Paul Roos Gymnasium is a public, dual medium (Afrikaans & English) high school for boys in the town of Stellenbosch, Western Cape, South Africa, and opened on the 1st of March 1866 as Stellenbosch Gymnasium. It is the 12th oldest school in the country.
|Paul Roos Gymnasium|
311 Suidwal Rd, Krigeville
|School type||All-boys public school|
(Always Brighter / Always More Splendid)
|Established||8 January 1866|
|School district||District 9|
|Rector||Mr André van Staden|
|Age||14 to 18|
|Number of students||1,300 boys|
|Schedule||07:40 - 14:20|
|Colour(s)|| Blue |
|Fight song||Old Boys of Paul Roos|
|Nickname||The Roos, The Maroon Machine, PRG.|
|Accreditation||Western Cape Education Department|
In 1910, the school was renamed Stellenbosch Boys' High School and old boy Paul Roos became the sixth rector of the school where he served for thirty years. In 1946 the school moved to the new buildings in Krigeville and was renamed Paul Roos Gymnasium after Paul Roos, old boy and captain of the first Springbok team, was himself a teacher at the school, and was the school's rector from 1910 to 1940, after which the school was renamed in his honour.
A notable characteristic of the school is its gees (Afrikaans for spirit) and their famous fight song "Old boys of Paul Roos" which is the melody of Flower of Scotland in remembrance of the first three Scottish rectors, which they sing with their old boys.
Paul Roos Gymnasium has produced more Springbok rugby players than any other school (54). It is also the school with the most players in the 2019 Rugby World Cup including five Springboks namely Schalk Brits, Willie le Roux, Steven Kitshoff, Herschel Jantjies, Damian Willemse and Braam Steyn who played for Italy.
Associations and facilitiesEdit
Though Paul Roos Gymnasium is a school for boys from grade 8 to 12, the curriculum includes some subjects presented in conjunction with the two sister schools, Hoër Meisieskool Bloemhof and Rhenish. The school is dual medium; Afrikaans- and English-speaking pupils study under one roof, but classes are largely separated according to mother tongue. The school shares sport and internet facilities with Stellenbosch University.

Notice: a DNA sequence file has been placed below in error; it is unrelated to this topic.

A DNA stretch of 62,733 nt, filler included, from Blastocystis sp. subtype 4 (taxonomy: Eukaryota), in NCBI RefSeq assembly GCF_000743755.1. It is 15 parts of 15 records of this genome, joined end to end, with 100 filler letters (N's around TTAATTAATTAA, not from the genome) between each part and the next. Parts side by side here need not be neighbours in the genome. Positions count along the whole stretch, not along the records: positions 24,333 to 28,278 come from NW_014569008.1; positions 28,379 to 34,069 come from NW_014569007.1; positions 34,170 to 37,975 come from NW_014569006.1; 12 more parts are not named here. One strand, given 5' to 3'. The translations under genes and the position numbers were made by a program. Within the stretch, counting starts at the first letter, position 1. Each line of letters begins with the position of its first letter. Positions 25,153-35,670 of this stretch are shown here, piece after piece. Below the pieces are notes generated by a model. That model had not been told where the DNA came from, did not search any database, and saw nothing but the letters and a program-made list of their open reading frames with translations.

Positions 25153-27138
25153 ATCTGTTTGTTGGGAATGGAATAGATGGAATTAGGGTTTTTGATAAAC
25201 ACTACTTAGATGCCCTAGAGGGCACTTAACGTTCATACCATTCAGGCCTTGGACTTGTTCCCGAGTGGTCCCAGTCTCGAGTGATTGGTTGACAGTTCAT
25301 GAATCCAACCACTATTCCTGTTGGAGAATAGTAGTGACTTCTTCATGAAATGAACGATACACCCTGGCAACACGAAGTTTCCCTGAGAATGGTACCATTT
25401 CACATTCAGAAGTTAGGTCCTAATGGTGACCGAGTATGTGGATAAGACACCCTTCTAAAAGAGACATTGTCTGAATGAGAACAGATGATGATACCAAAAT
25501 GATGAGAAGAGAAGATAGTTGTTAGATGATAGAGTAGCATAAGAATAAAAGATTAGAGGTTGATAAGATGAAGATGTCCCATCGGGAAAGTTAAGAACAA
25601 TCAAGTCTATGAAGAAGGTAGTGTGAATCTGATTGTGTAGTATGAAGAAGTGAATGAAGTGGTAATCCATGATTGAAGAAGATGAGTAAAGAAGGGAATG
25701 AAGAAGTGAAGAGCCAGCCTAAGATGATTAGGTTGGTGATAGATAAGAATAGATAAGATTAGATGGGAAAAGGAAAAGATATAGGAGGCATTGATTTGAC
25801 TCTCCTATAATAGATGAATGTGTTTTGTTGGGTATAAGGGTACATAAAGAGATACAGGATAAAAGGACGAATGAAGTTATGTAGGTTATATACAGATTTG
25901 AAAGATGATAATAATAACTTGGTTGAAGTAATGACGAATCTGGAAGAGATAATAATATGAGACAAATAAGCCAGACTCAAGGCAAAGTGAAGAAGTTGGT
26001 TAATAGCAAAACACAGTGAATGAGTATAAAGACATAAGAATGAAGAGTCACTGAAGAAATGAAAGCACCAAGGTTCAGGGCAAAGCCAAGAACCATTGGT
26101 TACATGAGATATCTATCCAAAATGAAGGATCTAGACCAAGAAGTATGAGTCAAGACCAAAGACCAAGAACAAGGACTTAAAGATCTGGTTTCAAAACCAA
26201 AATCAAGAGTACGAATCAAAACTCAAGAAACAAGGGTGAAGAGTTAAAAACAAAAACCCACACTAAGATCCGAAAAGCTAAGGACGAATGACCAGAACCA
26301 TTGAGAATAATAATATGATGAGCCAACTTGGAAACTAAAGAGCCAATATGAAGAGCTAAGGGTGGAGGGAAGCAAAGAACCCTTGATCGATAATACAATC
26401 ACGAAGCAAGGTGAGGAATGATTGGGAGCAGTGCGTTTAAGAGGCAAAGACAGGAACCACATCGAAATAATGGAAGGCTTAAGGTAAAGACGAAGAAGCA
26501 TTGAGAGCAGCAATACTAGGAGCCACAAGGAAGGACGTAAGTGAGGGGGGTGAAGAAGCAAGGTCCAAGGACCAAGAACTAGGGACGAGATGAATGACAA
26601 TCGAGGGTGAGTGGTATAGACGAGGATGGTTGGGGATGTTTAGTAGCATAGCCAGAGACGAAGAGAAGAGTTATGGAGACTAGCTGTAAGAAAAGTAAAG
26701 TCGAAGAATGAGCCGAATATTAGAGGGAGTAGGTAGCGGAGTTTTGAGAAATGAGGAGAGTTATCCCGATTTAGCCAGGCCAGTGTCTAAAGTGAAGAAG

School facilities include a library and computer labs.
Sports facilities include hockey fields, the Markötter rugby fields, a swimming pool, an Olympic Waterpolo Aquatic Centre, tennis courts, and a gymnasium.
Paul Roos was classified as a 'prestige' school, being among the best-performing schools. In 2018 the University of Stellenbosch, which evolved out of this school, celebrated its centenary. In the first 100 years of its existence, 26 old boys received honorary doctorates from this university more than any other school in the country. Also, since the inception of the Chancellor's Medal in 1961, thirteen old boys were awarded this medal for the best final year student by Stellenbosch University.
This article's list of alumni may not follow Wikipedia's verifiability policy. (September 2020)
- Jannie Marais, benefactor of the Het Jan Marais Fonds
- Johann Rupert, executive chairman of Richemont
- Judge Daniël de Waal, Judge President of the Transvaal Provincial Division
- Judge Benjamin Tindall, judge of the Appellate Division and Judge President of the Transvaal Provincial Division
- Sir John Murray, judge and Chief Justice of Southern Rhodesia
- Judge John Trengove, advocate and judge, including of the then Appellate Division, and, as of late 2019, centenarian
- Judge Gerhardus Jacobus Maritz, Judge President of the Transvaal Provincial Division
- Judge Hendrik Stephanus van Zyl, Judge President of the Cape Provincial Division